Survey: Philippines world’s best in Business English; Malaysia and Singapore not far behind
June 4, 2012 by Terence LEE
The Philippines is ranked number one in the world for Business English proficiency by the GlobalEnglish Corporation, a provider of cloud-based software to advance English literacy in global organizations.
Rounding up the top five are Norway, Serbia, Slovenia, and Australia. Surprisingly, English native-speaking countries like the United States and Great Britain are not even in the top ten, while Malaysia and Singapore occupy sixth and ninth place respectively.
The Business English Index (free download) is an annual survey that ranks global workers on their business English proficiency from a scale of one to 10. This year, over 76 countries were ranked and 108,000 workers were tested. The number or participants in each country could range from anywhere between 50 to 13,000.
The Index has also found out that average Business English standards have slipped year-on-year, falling by seven percent. However, this decline is “likely” to be attributed to external factors. The report explains:
More and more companies are being thrust into the global market at the early stages of their strategic efforts to push Enterprise Fluency throughout their company. This increases both the number of companies and the number of employees surveyed, which lowers the average score.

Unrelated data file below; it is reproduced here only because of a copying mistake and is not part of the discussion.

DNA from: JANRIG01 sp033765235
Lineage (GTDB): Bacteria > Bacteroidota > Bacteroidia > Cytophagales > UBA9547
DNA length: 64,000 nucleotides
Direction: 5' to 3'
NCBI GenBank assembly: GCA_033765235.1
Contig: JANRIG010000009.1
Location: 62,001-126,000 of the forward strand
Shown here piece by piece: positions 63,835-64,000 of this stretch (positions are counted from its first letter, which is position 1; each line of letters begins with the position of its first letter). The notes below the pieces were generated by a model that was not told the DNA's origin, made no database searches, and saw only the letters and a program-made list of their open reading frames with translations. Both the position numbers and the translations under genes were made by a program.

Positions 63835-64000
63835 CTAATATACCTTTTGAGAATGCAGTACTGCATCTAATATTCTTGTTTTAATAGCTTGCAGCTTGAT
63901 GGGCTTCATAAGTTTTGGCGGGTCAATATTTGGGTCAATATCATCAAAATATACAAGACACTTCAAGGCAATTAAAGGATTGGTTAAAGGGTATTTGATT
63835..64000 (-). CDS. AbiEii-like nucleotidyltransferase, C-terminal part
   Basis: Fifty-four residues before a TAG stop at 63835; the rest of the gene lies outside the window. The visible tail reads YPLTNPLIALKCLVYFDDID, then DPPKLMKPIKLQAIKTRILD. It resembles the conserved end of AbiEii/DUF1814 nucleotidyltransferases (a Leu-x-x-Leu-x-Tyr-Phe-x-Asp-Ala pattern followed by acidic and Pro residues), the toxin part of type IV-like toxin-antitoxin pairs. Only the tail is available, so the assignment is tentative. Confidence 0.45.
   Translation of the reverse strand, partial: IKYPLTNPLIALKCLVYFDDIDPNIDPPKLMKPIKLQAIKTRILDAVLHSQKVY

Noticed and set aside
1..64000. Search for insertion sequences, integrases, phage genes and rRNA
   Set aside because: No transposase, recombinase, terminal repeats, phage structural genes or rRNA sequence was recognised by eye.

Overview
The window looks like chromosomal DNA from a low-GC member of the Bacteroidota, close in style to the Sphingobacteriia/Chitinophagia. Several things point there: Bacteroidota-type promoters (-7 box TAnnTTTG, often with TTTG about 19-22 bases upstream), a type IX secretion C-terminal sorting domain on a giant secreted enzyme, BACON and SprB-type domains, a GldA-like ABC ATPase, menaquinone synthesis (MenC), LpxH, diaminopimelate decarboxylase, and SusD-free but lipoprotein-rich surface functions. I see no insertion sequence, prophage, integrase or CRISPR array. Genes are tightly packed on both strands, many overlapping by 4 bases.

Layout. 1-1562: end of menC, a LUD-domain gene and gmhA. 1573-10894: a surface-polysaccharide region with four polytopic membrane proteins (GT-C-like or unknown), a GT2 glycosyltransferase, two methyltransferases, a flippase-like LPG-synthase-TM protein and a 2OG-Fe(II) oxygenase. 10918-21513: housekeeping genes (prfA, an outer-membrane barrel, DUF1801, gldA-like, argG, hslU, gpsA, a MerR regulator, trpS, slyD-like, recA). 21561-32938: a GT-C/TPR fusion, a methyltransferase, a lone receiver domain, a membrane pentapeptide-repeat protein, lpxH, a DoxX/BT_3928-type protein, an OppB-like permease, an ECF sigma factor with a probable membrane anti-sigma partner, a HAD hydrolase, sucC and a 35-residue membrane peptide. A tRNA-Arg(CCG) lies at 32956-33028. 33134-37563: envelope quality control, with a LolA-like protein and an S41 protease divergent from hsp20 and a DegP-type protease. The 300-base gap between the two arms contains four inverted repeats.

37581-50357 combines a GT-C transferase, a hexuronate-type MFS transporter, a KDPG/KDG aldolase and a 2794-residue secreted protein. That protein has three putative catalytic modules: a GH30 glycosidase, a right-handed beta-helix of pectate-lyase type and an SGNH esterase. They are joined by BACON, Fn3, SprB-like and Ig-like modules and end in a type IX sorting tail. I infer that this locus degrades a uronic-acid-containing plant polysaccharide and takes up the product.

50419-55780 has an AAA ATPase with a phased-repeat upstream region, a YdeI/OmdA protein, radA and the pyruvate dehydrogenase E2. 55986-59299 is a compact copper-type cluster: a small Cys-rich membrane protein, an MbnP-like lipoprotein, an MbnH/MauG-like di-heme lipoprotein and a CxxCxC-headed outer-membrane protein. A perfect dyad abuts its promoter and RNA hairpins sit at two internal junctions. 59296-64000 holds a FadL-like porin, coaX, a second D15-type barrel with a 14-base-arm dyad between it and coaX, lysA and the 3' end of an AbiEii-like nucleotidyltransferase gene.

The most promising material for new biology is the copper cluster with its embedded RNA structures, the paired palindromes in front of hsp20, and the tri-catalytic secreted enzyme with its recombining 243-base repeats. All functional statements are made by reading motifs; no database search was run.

Another interesting tidbit from the survey: Four out of 10 workers can’t understand basic information shared on global conference calls. But it’s unclear if that is due to poor audio quality.
While the Index appears exhaustive, I have doubts about the survey’s usefulness as a comparative gauge of Business English competency.
Sampling bias, for instance, could skew the results. We don’t know if the survey measured all countries equally by ensuring an identical distribution across professions and industries. It’s unlikely though — since the infographic mentions that at least one country had a sample size of 50.
And while the GlobalEnglish Corporation likes to portray itself as the barometer of Business English proficiency, their determination of whether one is “proficient enough” is probably arbitrary. For instance, the report says that 99 percent of workers in the world “can’t take an active role in business discussions or perform relatively complex tasks”, a suggestion that sounds ludicrous.
Also suspicious is the fact that Singapore is ranked lower than Malaysia, which is perhaps another sign of how skewed the report is.
Nonetheless, countries like Philippines and Norway have been consistent top performers in the survey. While I don’t know if they should be ranked that high, it’s clear that, at least based on my experience in the Philippines, entrepreneurs there are definitely good English communicators.
That’s an important advantage for the country’s budding startup scene, which has just started to attract funding and receive more government help in recent years.
Find out more about SGE’s research arm: SGE Insights, providing customized in-depth research reports to help you navigate the business of technology in Asia.
About The Author
Terence LEE - Editor
Terence writes mainly about technology trends and startups in Asia. He believes in crafting smart content: Not just a regurgitation of text, but well thought-out pieces that serve the reader using a combination of data, design, narratives, analysis, and visual impact. His articles have been published on Venturebeat, Yahoo!, Straits Times, Today, and The Online Citizen. He also co-founded NewNation.sg, a satirical news site covering Singapore affairs. Engage him on LinkedIn and Twitter.Read other posts by Terence LEE